Giving Little Unexpected Extras – II

In this week’s blog, we’d like to continue our GLUE Customer Experience series and provide our five remaining items.  As you recall from our last blog, GLUE stands for Giving Little Unexpected Extras.  We believe that no matter how small the cost or effort, just giving a little something extra will go a long way in assuring your patients that you are part of their care team. Here are the final five ideas for you.
Giving Little Unexpected Extras

Giving Little Unexpected Extras – Final Five

  1. Take home messages – Except for the cost of printing these forms, these can be an inexpensive way to communicate visit discussion points, new medication(s) and instructions to your patients.   Explaining what you’ve written and giving them to patients assures that you are both on the sampe page.  Our blog on Patient Communication provides an example of a completed take home message.

  3. Referral Patient Networks and Tweet Chats – CenterWatch has a site that lists Health Associations, Patient Organizations, and Blogs that provide resources and community involvement for patients with similar conditions.  For me personally, being a member of the Adult Congenital Heart Association assures me that I am not alone and that there are other patients who experience the same health issues as me.  The ACHA offers monthly webinars for patients whereby healthcare providers talk about patients’ concerns. In addition, there are regional and annual meetings where patients gather with healthcare providers. Of course, there are the healthcare tweet chats that we’ve previously discussed. Check out our blog on Healthcare Tweet Chats to see if any chats might be relevant and helpful to your patients.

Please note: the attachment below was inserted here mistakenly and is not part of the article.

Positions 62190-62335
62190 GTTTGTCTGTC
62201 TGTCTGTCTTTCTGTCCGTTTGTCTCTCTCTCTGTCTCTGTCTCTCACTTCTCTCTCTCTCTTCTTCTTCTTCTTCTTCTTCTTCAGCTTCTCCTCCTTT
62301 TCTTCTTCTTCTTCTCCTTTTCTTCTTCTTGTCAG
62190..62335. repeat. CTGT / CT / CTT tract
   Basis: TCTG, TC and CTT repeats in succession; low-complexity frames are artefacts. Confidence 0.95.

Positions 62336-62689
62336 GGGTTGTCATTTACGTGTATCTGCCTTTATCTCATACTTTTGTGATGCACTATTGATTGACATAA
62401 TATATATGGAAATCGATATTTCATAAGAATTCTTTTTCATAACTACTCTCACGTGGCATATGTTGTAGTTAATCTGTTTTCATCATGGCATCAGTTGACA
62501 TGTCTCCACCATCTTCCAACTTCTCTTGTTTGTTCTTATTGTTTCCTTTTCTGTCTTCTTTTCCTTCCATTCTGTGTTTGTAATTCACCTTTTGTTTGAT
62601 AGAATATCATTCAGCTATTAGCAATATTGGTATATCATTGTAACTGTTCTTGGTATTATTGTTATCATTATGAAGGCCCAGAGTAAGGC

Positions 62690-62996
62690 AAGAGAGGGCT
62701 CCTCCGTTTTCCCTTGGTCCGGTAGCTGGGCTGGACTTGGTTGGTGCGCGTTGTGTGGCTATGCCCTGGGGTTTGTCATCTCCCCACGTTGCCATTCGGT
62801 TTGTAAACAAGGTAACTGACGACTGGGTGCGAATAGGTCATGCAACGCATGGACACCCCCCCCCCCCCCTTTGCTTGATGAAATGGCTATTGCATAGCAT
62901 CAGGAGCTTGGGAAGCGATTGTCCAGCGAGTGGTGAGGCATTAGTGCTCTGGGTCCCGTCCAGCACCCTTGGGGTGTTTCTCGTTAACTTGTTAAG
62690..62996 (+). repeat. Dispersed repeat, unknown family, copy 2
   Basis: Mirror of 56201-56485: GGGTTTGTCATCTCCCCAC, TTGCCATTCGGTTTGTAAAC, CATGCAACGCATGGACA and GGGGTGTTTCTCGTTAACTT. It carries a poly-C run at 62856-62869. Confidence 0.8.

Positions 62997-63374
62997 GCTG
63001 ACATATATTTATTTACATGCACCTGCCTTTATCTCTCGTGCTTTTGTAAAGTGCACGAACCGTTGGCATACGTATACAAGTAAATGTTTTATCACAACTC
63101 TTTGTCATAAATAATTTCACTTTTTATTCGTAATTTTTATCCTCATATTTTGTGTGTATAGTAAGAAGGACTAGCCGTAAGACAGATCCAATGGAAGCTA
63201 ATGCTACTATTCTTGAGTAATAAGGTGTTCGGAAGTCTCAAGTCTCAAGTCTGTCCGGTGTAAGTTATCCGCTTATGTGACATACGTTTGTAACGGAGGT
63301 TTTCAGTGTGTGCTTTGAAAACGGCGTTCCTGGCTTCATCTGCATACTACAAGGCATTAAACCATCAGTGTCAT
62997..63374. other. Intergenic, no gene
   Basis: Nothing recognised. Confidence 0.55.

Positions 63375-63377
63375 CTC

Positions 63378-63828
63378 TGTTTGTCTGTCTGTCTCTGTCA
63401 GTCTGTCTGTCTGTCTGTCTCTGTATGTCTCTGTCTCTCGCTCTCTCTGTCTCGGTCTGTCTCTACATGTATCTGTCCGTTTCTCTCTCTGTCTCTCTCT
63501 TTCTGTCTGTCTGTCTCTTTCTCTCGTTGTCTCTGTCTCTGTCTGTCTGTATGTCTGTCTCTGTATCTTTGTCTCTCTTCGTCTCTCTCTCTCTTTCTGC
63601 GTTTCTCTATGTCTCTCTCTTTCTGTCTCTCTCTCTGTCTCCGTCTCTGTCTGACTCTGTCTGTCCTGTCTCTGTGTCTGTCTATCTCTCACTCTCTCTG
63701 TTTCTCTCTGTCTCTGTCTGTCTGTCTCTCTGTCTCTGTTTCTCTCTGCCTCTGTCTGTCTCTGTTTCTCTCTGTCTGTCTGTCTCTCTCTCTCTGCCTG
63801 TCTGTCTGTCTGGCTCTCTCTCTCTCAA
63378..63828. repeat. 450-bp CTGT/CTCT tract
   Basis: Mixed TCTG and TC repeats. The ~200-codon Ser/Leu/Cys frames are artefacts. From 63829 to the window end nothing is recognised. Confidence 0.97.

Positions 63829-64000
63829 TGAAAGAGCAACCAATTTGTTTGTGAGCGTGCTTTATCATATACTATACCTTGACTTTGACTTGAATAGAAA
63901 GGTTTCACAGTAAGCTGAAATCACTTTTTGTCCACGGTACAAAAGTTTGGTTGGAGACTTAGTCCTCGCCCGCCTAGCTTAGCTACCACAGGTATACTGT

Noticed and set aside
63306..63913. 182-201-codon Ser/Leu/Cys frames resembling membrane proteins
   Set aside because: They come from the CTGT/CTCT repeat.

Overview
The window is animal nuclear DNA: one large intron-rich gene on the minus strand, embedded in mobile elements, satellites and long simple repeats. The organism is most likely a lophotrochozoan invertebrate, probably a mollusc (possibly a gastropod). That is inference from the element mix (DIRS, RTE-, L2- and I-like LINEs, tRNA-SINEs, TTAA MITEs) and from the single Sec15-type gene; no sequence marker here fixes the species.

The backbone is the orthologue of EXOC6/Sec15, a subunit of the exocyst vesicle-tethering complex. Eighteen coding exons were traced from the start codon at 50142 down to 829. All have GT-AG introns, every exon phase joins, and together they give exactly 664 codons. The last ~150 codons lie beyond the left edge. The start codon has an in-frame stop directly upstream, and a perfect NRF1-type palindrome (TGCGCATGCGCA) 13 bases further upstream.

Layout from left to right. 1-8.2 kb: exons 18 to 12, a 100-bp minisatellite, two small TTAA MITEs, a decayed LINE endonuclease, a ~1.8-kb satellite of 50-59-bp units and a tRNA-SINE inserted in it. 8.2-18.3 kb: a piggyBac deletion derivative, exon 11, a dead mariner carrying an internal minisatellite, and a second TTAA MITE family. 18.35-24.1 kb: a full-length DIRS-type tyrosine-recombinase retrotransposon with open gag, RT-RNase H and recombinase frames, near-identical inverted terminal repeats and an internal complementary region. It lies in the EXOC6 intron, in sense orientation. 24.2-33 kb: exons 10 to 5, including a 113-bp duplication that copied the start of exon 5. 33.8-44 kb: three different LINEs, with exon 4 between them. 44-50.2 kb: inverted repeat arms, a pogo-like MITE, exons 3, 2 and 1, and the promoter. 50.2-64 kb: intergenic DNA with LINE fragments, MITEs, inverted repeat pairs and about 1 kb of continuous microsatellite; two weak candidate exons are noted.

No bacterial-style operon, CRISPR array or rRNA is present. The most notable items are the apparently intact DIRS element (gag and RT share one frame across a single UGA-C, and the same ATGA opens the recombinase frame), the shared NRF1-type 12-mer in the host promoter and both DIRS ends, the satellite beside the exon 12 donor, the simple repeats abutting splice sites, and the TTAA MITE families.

5. Referral Cost Estimator –  Since physicians usually refer patients to certain facilities for additional testing, why not obtain costs for procedures you are likely to request and provide patients with a Cost Estimator.   Alternatively, check to see if the facility you refer patients to can assist patients in this area.  Some insurance plans and hospitals themselves are already providing this information to patients who request it.

  7. Patient Medication Assistance – Your free pharmaceutical samples help patients begin a new medication regime.  However, what if they cannot afford the prescriptions you prescribe?  Check out RxAssist, a program dedicated to helping needy patients obtain the financial assistance they need so they can stay on their prescribed medications. In addition, pharmaceuticals can provide assistance to patients who qualify financially.

  9. Waiting Room Resources – In our previous blog, we mentioned providing recipes to patients whom you may want to place on an alternate diet.  Since you may be seeing many patients with the same conditions, why not have a few copies of healthy cookbooks in your waiting room for patients to peruse while waiting? A few suggestions are the American Heart Associations Low-Salt Cookbook, their Low Fat, Low Cholesterol Cookbook and the American Diabetes Comfort Food Cookbook.

What ideas for Giving Little Unexpected Extras do you have? We’d love to know.  Share your comments below.

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